If plaintiffs file an amended complaint, it may be no longer than twenty-five pages and must be submitted within sixty days of any order adopting these findings and recommendations. Failure to file an amended complaint will result in a recommendation that this action be dismissed.

Fed. R. Civ. P. 25(a)(1)/Motion to Appoint Counsel Fed. R. Civ. P. 25(a)(1)

On August 19, 2009, plaintiff Clem filed a motion to appoint counsel in which she informed the court that plaintiff O'Sullivan was deceased. However, Clem has not filed a proper suggestion of death pursuant to Rule 25(a)(1), nor is there any indication that a potential nonparty successor has been served with a suggestion of death. Rule 25(a)(1) states:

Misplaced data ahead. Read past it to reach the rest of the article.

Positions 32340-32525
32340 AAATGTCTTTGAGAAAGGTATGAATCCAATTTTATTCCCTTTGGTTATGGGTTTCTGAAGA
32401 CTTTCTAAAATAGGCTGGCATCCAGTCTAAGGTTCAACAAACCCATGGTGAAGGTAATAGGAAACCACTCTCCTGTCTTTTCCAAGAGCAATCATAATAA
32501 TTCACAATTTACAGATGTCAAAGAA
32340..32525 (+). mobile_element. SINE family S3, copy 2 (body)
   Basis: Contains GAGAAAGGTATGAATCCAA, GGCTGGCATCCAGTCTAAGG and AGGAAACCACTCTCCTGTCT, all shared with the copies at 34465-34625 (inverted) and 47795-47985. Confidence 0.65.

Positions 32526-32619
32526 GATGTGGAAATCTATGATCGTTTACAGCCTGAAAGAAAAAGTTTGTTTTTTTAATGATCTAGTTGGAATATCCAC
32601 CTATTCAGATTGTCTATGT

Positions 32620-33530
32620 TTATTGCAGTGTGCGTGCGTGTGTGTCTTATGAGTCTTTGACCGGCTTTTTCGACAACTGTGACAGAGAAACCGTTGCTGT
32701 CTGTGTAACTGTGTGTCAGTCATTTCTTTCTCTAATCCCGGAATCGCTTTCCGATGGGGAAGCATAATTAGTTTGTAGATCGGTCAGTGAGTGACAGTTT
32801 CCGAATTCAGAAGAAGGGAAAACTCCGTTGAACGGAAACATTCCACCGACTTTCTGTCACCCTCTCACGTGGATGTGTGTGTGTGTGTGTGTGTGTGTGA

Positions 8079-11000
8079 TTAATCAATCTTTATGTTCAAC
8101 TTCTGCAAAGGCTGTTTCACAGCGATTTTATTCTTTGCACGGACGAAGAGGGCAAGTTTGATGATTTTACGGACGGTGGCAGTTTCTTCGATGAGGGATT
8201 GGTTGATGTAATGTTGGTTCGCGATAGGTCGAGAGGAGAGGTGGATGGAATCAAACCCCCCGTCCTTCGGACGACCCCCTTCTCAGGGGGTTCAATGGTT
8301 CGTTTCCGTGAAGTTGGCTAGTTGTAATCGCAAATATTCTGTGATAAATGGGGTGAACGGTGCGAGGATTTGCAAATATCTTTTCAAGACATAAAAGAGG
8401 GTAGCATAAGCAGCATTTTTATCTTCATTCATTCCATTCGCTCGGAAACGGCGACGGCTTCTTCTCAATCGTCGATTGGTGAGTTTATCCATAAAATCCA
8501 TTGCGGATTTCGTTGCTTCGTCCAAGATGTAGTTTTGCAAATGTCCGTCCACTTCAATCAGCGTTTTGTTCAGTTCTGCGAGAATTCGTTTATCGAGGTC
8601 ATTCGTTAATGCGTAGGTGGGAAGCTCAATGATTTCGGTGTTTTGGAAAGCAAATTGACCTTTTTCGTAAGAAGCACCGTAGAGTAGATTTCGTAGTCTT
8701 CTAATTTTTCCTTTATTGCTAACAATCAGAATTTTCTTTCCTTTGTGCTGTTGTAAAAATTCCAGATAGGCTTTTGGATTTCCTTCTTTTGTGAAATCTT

If a party dies and the claim is not extinguished, the court may order substitution of the proper party. A motion for substitution may be made by any party or by the decedent's successor or representative. If the motion is not made within 90 days after service of a statement noting the death, the action by or against the decedent must be dismissed.

Fed. R. Civ. P. 25(a)(1).

Specifically, Rule 25(a)(1) "requires two affirmative steps to trigger the running of the 90 day period." Barlow v. Ground, 39 F.3d 231, 233 (9th Cir. 1994). The first step is to formally suggest the death of the party upon the record. Id. The second step is to serve other parties and nonparty successors or representatives of the deceased with a suggestion of death in the same manner as required for service of the motion to substitute. Id.